make jobs, that is what we need. washington post this morning, hispanic voters deeply dislike trump. eight in 10 hispanic voters have an unfavorable view of donald trump. last night, immigration was one of the topics. a lot of these positions are new to him, he talked about a pathway to citizenship and in 2012 he criticized mitt romney saying that he lost the election because of self deportation. today we saw a report that donald trump has hired a significant number of people from other countries to take jobs americans could have filled, my mom was a made in a hotel and a set of hiring an american like her you would have brought in over 1000 people from over the world to fill the jobs. this is an important issue and we all realize it is important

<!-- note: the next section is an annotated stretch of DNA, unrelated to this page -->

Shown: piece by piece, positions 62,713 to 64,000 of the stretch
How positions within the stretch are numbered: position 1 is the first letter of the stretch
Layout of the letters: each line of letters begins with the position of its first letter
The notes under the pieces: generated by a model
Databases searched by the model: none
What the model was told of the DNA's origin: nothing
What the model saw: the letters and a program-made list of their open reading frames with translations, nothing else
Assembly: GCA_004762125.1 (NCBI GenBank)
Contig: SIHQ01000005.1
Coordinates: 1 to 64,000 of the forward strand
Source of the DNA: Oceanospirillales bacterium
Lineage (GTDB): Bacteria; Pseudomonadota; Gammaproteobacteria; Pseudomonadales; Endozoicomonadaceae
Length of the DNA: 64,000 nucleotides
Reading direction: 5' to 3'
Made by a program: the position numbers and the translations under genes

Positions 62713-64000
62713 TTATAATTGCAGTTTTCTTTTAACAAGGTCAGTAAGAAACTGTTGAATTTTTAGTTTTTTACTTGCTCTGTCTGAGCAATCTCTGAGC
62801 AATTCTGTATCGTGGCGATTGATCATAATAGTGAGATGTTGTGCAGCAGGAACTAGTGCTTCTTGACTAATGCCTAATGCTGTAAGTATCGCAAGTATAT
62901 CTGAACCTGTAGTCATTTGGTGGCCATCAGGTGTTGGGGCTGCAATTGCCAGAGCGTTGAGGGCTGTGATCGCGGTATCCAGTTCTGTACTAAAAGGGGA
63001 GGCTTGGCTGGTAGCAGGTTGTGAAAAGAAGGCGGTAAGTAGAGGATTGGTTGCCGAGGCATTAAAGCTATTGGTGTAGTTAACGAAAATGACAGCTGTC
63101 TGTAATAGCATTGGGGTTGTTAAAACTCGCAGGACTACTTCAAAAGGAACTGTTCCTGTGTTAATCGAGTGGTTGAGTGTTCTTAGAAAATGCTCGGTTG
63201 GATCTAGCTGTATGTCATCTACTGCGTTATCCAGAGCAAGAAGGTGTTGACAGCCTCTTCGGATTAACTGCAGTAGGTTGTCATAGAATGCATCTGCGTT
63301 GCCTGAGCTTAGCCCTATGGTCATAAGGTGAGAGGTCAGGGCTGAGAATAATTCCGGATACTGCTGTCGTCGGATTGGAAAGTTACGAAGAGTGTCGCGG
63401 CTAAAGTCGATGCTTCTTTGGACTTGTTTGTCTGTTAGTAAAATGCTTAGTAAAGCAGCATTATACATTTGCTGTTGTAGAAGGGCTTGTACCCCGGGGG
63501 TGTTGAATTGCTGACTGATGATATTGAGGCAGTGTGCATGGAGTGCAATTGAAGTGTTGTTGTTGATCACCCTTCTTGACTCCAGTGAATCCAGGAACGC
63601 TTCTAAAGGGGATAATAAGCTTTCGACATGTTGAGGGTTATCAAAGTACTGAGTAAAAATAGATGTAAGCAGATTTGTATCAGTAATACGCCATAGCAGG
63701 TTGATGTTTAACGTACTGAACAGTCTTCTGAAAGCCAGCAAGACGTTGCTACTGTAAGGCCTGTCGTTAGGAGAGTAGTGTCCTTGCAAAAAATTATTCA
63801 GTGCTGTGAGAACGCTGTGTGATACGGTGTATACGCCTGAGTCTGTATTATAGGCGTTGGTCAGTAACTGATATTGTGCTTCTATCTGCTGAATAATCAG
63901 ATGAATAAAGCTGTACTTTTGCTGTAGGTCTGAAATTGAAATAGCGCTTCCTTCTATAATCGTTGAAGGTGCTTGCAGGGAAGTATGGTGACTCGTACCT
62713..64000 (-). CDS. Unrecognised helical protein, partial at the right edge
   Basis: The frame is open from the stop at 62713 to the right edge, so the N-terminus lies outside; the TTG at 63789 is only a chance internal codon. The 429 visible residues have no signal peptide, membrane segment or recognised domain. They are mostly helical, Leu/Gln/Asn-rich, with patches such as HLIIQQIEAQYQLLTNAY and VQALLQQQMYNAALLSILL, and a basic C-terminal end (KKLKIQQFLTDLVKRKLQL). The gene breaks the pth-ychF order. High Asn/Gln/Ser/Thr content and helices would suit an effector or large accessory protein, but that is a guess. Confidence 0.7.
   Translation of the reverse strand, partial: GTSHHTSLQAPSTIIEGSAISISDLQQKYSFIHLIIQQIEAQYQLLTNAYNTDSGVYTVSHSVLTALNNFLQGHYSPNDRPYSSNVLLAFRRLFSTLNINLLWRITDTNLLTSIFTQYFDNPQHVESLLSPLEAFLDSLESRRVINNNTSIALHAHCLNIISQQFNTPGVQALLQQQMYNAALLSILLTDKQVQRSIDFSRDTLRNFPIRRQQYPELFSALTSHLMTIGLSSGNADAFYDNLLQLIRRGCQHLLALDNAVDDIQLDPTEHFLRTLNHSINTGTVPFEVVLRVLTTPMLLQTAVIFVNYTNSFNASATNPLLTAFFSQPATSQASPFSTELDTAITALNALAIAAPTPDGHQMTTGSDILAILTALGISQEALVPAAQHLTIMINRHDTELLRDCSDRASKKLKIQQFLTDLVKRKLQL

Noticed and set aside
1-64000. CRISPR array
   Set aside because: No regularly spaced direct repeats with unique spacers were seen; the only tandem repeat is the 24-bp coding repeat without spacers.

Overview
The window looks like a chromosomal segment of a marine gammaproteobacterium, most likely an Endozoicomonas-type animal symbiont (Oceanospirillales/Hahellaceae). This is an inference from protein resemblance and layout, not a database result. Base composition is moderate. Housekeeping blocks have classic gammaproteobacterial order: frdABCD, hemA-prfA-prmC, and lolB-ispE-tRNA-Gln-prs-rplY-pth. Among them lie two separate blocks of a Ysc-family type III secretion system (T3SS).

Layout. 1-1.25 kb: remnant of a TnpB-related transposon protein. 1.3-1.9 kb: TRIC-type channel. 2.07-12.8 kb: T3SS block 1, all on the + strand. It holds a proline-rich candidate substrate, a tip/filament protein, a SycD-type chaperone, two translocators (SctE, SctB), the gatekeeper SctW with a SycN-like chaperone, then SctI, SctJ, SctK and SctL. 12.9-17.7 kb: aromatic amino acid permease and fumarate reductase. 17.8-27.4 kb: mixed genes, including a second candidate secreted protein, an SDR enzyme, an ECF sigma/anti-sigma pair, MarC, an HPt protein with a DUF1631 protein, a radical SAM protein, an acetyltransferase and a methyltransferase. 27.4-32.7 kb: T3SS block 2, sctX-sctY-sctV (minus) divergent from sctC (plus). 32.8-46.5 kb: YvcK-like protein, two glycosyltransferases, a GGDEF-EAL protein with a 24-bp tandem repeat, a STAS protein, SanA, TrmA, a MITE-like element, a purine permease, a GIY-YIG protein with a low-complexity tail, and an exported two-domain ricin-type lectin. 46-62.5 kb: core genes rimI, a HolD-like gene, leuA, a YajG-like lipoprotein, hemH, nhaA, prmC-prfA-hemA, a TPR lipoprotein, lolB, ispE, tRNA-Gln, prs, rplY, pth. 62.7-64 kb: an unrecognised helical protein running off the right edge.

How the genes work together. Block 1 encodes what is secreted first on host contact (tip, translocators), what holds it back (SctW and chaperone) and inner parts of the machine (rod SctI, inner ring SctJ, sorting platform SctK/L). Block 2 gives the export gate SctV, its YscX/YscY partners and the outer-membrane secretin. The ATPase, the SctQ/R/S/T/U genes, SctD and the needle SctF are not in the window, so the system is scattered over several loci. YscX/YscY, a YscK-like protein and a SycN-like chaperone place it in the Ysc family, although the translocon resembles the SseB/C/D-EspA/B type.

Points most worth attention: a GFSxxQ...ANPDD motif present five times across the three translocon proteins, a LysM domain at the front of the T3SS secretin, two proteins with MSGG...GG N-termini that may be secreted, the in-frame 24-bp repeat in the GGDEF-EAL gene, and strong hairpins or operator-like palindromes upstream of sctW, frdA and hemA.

for the country and has been debated for 30 years and needs to be solved once and for all. deportation: self is people will leave once they see others go out, dwight eisenhower, they started moving people out and the rest of them left. self deportation as i define it. you will get some to go and the rest will go. as far as the people i have hired in various parts of florida doing the absolute -- during the prime season, you could not get help. it is the up season, people did not want part-time jobs. very seasonal, 90 day jobs, 120 day jobs. everybody agrees with me, they were part-time jobs. or we might as well close the doors because you could not get help in the hot sections of florida. criticizedio: you mitt romney for self deportation and his strategy is why he lost